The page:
And clearly they do not promote the fact that you are operating in a bit of a sewer if you do not choose one of the more expensive options.  The up sell here is not part of their business model.

For users of shared office spaces, like WeWork (but likely anywhere else too, so this is not a WeWork bug), they need to consider if they are dealing with anything private or whether they care whether their computer is open to hackers.  If not, proceed as usual.

If not, then you need to consider your options, make some choices and spend some money.  Sorry.  Source: CNet.

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Windows 10 Offers New Anti-Ransomware Feature

Back in May Microsoft released Windows 10 Build 1903, AKA the May 2019 update.  Suffice it to say, Microsoft has had more than its share of problems with 1903, so if you are not there yet, I would not install it.  It is quite embarrassing for Microsoft that more than 90 days after the release, it is still not ready for prime time.

However, one they get things figured out, they have got a new feature in 1903 that seems very cool and that is an anti-ransomware feature.

Given how pervasive ransomware has become, anything that you can do the reduce the attack surface seems like a good idea.

One feature that I am not going to talk about today called Windows Sandbox, which is a lightweight virtual machine that you can use to run untrusted software.  More on that another day.  (FYI, none of my machines have updated themselves to 1903.  I threw caution to the wind and forced an update on one machine.  Have my fingers crossed).

In the meantime, I am going to talk about Ransomware Protection.

This feature comes in two parts and, FYI, as is usually the case with new features, this feature comes DISABLED by default.

Part one is called CONTROLLED FOLDER ACCESS.  If Controlled Folder Access is turned on, all changes to any folders that you specify will be blocked, unless you specifically allow it.  This means that if some malware tries to write to, say, your Windows folder, it will be stopped cold.

Part two is called RANSOMWARE DATA RECOVERY.  This backs up your files to One Drive so that you can recover an older version from Microsoft’s cloud.

To turn on Ransomware Protection, click on START and then type WINDOWS SECURITY in the search box.

Security app

Then click on VIRUS & THREAT PROTECTION.

Security app

Scroll down to ransomware protection.

Ransomware

And click on manage ransomware protection.

Enable ransomware

Turn on Controlled Folder Access and also log in to One Drive.

Ransomware protection enabled

You can now configure Controlled Folder Access.

Given this is somewhat complicated, you may want to ask your IT person to help you with this.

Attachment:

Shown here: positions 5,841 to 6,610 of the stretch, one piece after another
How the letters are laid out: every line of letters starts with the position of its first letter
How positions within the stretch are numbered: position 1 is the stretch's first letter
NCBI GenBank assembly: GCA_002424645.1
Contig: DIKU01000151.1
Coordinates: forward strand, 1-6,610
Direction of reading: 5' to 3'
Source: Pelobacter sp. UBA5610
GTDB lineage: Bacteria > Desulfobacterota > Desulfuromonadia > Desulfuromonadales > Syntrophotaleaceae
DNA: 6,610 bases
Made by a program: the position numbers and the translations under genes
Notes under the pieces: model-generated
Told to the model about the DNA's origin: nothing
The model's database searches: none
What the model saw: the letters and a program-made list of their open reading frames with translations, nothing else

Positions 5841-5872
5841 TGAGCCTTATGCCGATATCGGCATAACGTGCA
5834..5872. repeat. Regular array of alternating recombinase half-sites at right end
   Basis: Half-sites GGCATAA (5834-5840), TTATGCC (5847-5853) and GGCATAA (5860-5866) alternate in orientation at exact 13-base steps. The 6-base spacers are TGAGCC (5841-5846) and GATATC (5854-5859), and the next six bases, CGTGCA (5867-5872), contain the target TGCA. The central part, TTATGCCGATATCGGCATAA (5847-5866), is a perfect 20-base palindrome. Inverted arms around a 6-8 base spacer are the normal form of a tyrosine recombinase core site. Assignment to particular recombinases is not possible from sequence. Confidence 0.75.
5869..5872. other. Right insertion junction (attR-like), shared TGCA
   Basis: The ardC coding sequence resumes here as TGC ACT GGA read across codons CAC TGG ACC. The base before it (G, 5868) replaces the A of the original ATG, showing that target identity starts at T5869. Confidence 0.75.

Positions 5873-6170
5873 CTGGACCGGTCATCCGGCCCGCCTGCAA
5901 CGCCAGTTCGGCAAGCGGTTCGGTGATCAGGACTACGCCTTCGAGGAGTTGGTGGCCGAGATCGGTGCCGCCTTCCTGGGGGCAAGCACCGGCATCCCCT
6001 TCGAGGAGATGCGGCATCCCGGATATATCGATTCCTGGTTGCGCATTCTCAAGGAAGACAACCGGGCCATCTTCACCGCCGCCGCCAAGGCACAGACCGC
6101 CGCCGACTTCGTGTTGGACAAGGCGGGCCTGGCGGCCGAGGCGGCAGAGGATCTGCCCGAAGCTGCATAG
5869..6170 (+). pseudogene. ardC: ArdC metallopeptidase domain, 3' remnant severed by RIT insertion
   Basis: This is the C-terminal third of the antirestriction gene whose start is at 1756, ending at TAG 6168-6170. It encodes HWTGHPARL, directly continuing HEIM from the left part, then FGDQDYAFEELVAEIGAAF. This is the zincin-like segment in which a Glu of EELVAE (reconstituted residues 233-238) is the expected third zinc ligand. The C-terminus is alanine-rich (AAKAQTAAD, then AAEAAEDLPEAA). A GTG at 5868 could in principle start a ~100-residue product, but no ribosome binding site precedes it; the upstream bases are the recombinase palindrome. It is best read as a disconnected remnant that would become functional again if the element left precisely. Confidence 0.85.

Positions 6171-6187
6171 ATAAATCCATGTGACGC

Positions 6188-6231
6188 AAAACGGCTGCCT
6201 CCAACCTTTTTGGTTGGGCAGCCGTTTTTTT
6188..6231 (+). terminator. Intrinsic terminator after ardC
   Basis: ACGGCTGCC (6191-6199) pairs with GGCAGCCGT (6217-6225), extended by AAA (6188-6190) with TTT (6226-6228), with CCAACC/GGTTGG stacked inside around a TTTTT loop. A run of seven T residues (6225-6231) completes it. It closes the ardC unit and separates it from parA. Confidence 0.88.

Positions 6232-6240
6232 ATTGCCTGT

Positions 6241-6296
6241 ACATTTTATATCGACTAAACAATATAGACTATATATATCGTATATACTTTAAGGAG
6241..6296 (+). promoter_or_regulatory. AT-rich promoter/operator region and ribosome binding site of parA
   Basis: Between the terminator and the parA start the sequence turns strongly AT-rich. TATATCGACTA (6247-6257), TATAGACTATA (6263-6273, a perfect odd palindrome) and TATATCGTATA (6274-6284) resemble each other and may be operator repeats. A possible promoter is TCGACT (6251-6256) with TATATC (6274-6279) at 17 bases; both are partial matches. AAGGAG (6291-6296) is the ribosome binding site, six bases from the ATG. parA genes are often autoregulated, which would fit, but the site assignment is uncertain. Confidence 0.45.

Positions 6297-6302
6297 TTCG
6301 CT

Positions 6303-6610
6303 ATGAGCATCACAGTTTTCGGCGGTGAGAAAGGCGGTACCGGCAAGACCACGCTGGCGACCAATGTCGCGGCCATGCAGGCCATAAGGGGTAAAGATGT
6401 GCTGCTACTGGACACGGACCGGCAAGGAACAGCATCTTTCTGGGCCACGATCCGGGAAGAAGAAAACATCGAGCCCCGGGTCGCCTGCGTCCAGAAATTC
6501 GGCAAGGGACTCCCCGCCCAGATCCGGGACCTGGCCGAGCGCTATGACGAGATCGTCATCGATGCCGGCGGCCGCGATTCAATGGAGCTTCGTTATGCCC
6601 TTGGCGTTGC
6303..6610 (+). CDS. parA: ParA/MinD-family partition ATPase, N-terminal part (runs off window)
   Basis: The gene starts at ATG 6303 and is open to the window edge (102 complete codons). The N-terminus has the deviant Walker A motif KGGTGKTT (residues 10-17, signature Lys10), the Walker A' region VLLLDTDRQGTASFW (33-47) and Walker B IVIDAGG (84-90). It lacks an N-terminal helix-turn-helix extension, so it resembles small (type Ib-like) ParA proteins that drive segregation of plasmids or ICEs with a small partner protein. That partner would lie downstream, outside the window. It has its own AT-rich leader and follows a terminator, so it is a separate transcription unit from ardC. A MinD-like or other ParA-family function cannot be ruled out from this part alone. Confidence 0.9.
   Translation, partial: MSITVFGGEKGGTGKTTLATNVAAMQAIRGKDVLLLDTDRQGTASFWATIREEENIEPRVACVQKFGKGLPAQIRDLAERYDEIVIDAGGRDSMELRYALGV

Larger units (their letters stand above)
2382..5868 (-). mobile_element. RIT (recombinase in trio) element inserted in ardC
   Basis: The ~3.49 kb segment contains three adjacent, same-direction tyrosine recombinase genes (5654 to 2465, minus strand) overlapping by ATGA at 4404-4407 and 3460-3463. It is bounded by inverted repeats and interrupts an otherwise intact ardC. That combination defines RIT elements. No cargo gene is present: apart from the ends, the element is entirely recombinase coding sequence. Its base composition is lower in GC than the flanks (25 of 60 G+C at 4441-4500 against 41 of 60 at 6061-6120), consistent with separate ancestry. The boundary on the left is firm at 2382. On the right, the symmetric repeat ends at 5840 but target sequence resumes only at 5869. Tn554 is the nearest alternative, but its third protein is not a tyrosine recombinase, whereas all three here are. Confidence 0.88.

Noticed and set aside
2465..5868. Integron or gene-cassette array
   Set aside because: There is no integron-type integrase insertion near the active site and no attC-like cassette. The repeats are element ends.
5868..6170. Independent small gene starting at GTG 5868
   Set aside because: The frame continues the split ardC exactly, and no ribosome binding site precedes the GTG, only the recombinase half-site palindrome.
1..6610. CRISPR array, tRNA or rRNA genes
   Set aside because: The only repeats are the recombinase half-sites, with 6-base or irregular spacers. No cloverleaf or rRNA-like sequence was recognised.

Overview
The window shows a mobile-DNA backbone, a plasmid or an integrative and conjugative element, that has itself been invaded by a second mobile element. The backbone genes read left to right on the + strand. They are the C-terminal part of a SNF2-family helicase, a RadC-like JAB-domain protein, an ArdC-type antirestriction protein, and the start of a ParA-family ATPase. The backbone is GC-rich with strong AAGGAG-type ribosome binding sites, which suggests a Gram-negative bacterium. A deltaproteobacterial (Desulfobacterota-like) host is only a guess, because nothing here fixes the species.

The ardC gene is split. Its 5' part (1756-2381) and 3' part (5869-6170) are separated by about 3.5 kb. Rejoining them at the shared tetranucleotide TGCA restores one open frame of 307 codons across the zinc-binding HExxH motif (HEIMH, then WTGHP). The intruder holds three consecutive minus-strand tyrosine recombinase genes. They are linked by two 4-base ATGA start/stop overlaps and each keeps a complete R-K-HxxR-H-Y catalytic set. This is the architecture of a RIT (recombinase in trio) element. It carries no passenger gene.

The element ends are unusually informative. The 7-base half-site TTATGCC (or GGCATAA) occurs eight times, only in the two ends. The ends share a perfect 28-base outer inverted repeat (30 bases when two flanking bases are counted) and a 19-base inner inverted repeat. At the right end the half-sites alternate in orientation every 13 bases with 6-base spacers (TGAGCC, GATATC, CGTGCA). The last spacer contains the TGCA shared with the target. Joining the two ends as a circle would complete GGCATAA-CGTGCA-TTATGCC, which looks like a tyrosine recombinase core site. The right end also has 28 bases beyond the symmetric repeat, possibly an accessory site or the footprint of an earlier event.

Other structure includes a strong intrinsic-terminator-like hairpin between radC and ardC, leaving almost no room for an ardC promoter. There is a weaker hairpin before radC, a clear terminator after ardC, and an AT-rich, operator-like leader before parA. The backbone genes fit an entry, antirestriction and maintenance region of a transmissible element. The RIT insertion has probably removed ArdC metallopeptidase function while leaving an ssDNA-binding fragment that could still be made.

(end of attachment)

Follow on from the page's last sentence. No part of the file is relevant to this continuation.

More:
In the end, however, this seems like a great feature.

Source: Bleeping Computer.

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Wireless Home Security – Good Theater, Bad Security

Alarm companies like wireless alarm sensors because they cost less to install and are prettier since there are no wires.  They are also remarkably less secure.

It is useful to understand that you neighborhood junkie might not be able to pull off the attack, but any serious burglar would not have a problem.

In this particular case, a lawyer who has an interest in security was able to buy a signal jammer for $2 that disabled the SimpliSafe alarm system in his house.

While the alarm company disputed his claim with statements like “this is not practical in real life:, the lawyer stands by his claim.

To me, the attack is obvious.  If you can jam the signal, the alarm will not go through.

SimpliSafe says that they will detect what they call interference and the lawyer agreed that it did, but only sometimes.  He also said that the interference never actually triggered an alarm.

People often purchase an alarm for peace of mind, but if the alarm is jammable, is the peace of mind justified.

If you really care about your personal security, demand that all of the sensors are hardwired to the control panel.  If the alarm company can’t or won’t do that, find a different company.

Of course, if the alarm is just for appearances, a wireless system will be just fine.

The second half of the problem is the communication between the alarm and the monitoring station.  Some alarms use your internet; others use a cell modem.

The Internet based alarm is easy to defeat as the wire for your internet connection is typically exposed in a plastic box outside your house for the convenience of your internet provider.  All it takes is a wirecutter to defeat it.  For cell based alarms, a cell jammer does the trick.

In general, you want two different communications paths back to the monitoring station.

All of this depends on how serious you are about your alarm system protecting you.  Most consumer alarms are really designed to lull you into thinking you are secure and it works because most people don’t have the security knowledge to understand what the weaknesses are.

To watch a video of the hack, additional recommendations on being safer and more details of the attack, go to the article on the Verge.

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Is The Encryption Debate Over?

Attorney General Barr said that he wants an encryption back door and if it compromises your privacy, well, we are not talking about protecting nuclear launch codes.  So we  know where he stands.

What came as a bit of a surprise is that Facebook says that they are going to build a back door into WhatsApp.  Not sure why.  Where is the pressure?  Who has the compromising pictures? Likely it is just greed.  They want to be able to operate in every country and since there are a number – a small number right now – that won’t let them operate without allowing those governments to spy on their users, the simple answer is to cave.